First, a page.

Choppy trading conditions continue to prevail. Some suspect these conditions are the result of lighter summer conditions. However, it might instead by a tug-of-war between the poor US data on one hand and the unstable situation in Europe that is pushing Spanish 10-year yields above 7% and 2-year yields above 5%. Similar Italian benchmark yields are above 6% and 3.5% respectively.
The dollar is trading with a small upside bias today. With a brief exception, the euro has been confined to the ranges established Monday-Tuesday of this week--$1.2176-$1.2317. We suggested that the $1.2330 level needs to be taken out to signal a correction rather than consolidation in the euro Today is the first time since Monday that the euro has not tested the air above $1.2300. The failure to do so appears to have brought some pre-weekend selling.
We noted yesterday that the premier of the German state of Bavaria, the leader of the CSU (the Bavarian version of Merkel's CDU), has taken the internal transfer payment scheme that it helped shape a little more than a decade ago to the Constitutional Court. Bavaria is the wealthiest of the 16 states in Germany and accounts for about 50% of the internal transfers to the poorer states. Today, the CSU is making more waves by suggesting that it would prefer a Greek exist to bending the bailout terms. Some attribute this to the heavier euro tone.
The major fundamental development has been the continued string of disappointing US data. It is not just backward looking data, but the details of the Empire and Philly Fed reports for July warn that Q3 is off to a poor start. The Troika at the Fed (Bernanke, Yellen and Dudley) have suggested that if the data did not improve, further stimulus would need to be considered.
One of the main arguments against new measures, outside of some tweaking of the guidance at the July 31/Aug 1 FOMC meetings is that the Bernanke has not signaled very much to the market, which he has done in the past as part of the effort to increase the transparency of the Federal Reserve.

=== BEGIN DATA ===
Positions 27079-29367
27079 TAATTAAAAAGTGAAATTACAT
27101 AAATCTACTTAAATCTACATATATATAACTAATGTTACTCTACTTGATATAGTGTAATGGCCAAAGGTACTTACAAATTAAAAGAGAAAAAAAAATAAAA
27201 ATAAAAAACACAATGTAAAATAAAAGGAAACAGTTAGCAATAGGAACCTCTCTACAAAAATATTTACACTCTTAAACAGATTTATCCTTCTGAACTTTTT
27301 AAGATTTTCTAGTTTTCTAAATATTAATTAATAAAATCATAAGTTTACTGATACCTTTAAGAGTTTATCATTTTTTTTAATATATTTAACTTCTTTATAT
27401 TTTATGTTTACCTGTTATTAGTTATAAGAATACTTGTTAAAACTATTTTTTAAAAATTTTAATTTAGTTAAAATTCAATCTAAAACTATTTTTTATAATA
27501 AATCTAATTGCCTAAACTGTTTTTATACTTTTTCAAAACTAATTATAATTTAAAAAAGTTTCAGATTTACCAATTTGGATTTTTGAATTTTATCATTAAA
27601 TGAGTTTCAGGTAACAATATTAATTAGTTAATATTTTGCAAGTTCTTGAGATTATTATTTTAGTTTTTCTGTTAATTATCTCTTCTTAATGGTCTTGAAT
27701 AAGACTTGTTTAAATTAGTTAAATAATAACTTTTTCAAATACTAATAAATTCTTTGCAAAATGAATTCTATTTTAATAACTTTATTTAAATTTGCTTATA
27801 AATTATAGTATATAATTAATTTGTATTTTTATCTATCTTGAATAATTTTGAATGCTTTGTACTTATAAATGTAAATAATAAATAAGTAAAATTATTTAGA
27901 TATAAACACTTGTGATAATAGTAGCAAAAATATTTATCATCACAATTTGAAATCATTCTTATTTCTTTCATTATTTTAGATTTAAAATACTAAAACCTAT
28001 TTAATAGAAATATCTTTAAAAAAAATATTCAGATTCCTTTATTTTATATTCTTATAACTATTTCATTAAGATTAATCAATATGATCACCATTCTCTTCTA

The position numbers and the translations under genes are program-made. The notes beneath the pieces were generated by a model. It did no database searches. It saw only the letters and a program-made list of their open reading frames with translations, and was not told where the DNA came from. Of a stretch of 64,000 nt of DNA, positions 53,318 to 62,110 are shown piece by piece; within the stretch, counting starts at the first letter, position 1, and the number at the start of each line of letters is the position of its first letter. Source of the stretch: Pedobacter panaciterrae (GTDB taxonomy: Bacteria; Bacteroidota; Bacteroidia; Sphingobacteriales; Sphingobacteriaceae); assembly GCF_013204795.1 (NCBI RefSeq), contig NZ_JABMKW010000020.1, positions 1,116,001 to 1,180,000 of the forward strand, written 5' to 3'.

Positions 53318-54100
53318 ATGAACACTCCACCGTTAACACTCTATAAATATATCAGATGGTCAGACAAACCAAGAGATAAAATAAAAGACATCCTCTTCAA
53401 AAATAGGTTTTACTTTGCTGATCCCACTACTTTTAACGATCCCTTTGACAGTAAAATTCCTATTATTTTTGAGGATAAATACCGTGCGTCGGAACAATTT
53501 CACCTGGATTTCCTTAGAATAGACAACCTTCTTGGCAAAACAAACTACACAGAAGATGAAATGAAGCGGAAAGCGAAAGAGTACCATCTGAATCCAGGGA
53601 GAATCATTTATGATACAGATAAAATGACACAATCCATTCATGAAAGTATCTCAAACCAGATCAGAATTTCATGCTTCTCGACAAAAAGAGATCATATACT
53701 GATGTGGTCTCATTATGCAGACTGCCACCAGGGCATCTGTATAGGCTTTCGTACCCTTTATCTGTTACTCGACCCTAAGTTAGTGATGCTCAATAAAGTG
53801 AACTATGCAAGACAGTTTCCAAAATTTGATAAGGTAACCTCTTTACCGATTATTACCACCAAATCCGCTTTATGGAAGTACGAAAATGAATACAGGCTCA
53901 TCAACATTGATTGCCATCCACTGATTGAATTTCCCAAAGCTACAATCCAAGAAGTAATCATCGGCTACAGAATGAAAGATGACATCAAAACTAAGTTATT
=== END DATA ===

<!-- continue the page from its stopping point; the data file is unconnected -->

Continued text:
Several of the tools that Bernanke list pro forma this week's testimony, like the cut in interest on excess reserves or using the discount window facility likely require more work and preparation. The confab at Jackson Hole later next month is seen as the most likely window of opportunity for Bernanke to begin preparing the market for the next step. Note too that the uncertainty about the "fiscal cliff" is seen as sufficient to deter employment and investment and estimates suggest such uncertainty can shave 0.5% off GDP.
Despite heightened speculation about more Fed action, we note that today is the first time since January 2008 that 3-month Libor is above 3-month Euribor.
Many observers suspect that the yen's relative strength is function of Japanese savers keeping more of the funds at home as the low interest rates deter the export of savings in the form of portfolio capital. Yet the weekly MOF flow data strongly contradicts that hypothesis.
It is not just because Japanese investors bought JPY1.165 trillion of foreign bonds in the most recent reporting week. After all, high frequency data is typically volatile. We looked at the four-week moving average, to smooth out some of that volatility. The four-week average stands at almost JPY930 bln. This is the highest since September 2010.
Moreover, to appreciate this consider that in early May the 4-week moving average was negative (meaning net sales of foreign assets) JPY664 bln, which was the largest net sales since December 2010. When investing overseas, Japanese investors typically prefer fixed income instruments and the low yields have not deterred them. The four-week moving average of bond purchases stands at JPY931 bln, which is larger than the total, suggesting some small sales of foreign equities.
The old saw is that the IMF stands for "It's Mostly Fiscal", yet it is advising the UK that is should reconsider its austerity if the economy falters in 2013, as is widely expected. The IMF suggests the UK government consider targeted tax cuts and infrastructure spending. Next week the UK reports preliminary Q2 GDP. It is expected to have contracted by 0.2%.
At the same time, however, despite the austerity, the government sector was a net contributor to GDP in Q1 and it would not be surprising if it was the case in Q2 as well. As today's data shows the government continues to miss its own fiscal targets. Tax receipts in the April-June period were higher than the same 2011 period, but the government is positing a larger deficit.
Sterling's relative strength is seen as a function of flows out of the euro area both by the private sector and the diversification of reserves (SNB is a likely candidate). Reports also indicate that the UK property market continues to attract foreign investors.